The Films of M. Night Shyamalan

There is perhaps no filmmaker today that generates as much debate as M. Night Shyamalan. Scorsese? He could release an Andy Warhol style film of a nun pooping and it would get an Oscar nomination. Michael Bay? Even he thinks he sucks. Night (he told me I could call him Night) is another story though. Opinions on his films range from the casual movie goer's vapid "I liked the Sixth Sense!" to the die hard fans (me) who will swear on their mother's soul that The Village is a work of pure genius. With this year's release of The Happening, and the furor that has followed, its time to take a look at his body of work. For purposes of this post, we will ignore his first two films that 5 people saw and take his career from The Sixth Sense on. In this period, he has made four brilliant films and two of varying degrees of awfulness. We will start with the good:

The Sixth Sense (1999) - As you know, The Sixth Sense is the one that brought the Indian Hitchcock to the national stage. It also brought in sixth Oscar nominations. The young and irritatingly unstable Haley Joel Osment sees dead people and renowned Philadelphia psychologist Bruce Willis sees an opportunity to make up for a horrific mis diagnosis in his past. If you haven't seen it by now, you never will, so I'll go ahead and tell you it turns out Bruce Willis is dead. Knowing that going in allows you to see the huge plot holes. No one cares about that though. Its a nice creepy flick with a surprisingly emotionally powerful ending. Random casting note: The OC's Mischa Barton plays the puking girl in the tent.

Signs (2002) - Signs is my personal favorite Night film thanks in large part to my fear of aliens and appreciation of Mel Gibson's unique brand of insanity. Faithless former priest Mel finds crop circles in his suburban Philly farm and doesn't believe aliens are to blame until its too late. I'll grant you the aliens are much more terrifying before you see him clearly (the shadowy figure on top of the barn still sends a chill up my spine), but you still have to appreciate this well made alien invasion movie if you are a fan of this genre. Signs made an impression on critics as well. Roger Ebert said, "M. Night Shyamalan's Signs is the work of a born filmmaker, able to summon apprehension out of thin air. When it is over, we think not how little has been decided, but how much has been experienced." Random casting note: Little Miss Sunshine herself plays Mel's daughter.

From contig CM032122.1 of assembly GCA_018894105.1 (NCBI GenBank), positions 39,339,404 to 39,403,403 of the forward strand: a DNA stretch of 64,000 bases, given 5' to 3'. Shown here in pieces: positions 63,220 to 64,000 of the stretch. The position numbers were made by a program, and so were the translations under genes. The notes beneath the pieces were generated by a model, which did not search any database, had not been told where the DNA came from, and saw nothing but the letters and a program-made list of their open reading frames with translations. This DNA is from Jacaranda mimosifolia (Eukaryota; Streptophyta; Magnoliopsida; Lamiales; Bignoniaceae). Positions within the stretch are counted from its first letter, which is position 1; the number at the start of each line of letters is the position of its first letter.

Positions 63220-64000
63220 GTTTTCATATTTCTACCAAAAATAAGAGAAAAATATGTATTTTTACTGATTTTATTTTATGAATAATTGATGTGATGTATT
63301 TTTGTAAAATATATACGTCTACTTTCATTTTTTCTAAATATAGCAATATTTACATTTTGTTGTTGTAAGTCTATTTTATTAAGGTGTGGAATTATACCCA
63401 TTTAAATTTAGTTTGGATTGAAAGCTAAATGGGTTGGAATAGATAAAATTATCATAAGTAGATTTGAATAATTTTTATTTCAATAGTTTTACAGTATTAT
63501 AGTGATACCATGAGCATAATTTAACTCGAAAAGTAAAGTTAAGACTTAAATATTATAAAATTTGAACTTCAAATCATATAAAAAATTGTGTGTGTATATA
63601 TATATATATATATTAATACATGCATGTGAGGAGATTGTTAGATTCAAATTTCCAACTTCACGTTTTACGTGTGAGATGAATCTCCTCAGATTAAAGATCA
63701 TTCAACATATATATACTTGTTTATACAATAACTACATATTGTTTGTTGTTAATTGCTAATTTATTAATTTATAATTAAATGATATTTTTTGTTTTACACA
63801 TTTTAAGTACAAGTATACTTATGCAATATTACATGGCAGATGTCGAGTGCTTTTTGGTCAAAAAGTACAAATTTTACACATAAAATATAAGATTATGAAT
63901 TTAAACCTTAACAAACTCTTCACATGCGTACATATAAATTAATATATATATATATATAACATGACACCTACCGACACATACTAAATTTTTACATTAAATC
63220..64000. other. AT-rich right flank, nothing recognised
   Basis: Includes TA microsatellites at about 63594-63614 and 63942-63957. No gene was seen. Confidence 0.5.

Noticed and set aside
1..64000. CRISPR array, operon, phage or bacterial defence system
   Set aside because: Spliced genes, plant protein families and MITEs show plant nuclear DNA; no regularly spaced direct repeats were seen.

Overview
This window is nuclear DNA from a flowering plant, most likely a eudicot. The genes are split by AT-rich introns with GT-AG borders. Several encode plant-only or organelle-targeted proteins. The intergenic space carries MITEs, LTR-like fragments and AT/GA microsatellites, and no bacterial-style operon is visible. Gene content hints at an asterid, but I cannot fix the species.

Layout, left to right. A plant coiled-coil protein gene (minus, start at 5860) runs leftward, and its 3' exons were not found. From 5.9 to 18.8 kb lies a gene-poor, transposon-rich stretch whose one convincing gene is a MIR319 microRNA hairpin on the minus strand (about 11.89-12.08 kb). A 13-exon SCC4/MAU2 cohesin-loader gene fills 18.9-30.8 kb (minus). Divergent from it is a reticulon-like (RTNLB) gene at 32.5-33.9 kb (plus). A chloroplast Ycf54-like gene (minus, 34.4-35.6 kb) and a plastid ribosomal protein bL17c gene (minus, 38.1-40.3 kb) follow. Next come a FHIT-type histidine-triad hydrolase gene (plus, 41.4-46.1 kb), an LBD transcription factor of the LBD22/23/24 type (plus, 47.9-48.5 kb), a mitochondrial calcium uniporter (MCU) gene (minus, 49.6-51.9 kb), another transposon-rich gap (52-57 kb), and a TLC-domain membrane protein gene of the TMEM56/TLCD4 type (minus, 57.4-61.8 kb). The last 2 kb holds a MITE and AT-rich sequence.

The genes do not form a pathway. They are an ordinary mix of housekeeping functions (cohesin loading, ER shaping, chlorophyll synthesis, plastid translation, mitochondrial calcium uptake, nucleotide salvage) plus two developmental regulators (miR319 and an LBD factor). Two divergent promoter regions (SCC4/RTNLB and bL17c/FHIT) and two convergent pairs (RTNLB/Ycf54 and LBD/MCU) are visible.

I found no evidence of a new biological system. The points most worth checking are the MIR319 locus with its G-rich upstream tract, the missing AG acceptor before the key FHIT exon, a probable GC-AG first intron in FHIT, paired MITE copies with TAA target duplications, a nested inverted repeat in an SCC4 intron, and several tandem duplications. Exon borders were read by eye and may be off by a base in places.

The Village (2004) - The Village is where we first see Night backlash begin to develop. Many did not see the genius in the twist involving a group of settlers who have fled "the towns" in search of a crime free life. It fits perfectly and tells you a great deal about these character's tortured psyche, but I guess thats just a little too much to digest for the average American movie goer. Yes, I basically just insulted everyone who didn't like this one. No random casting note this time, but Adrien Brody's portrayal of a retarded guy is something to behold.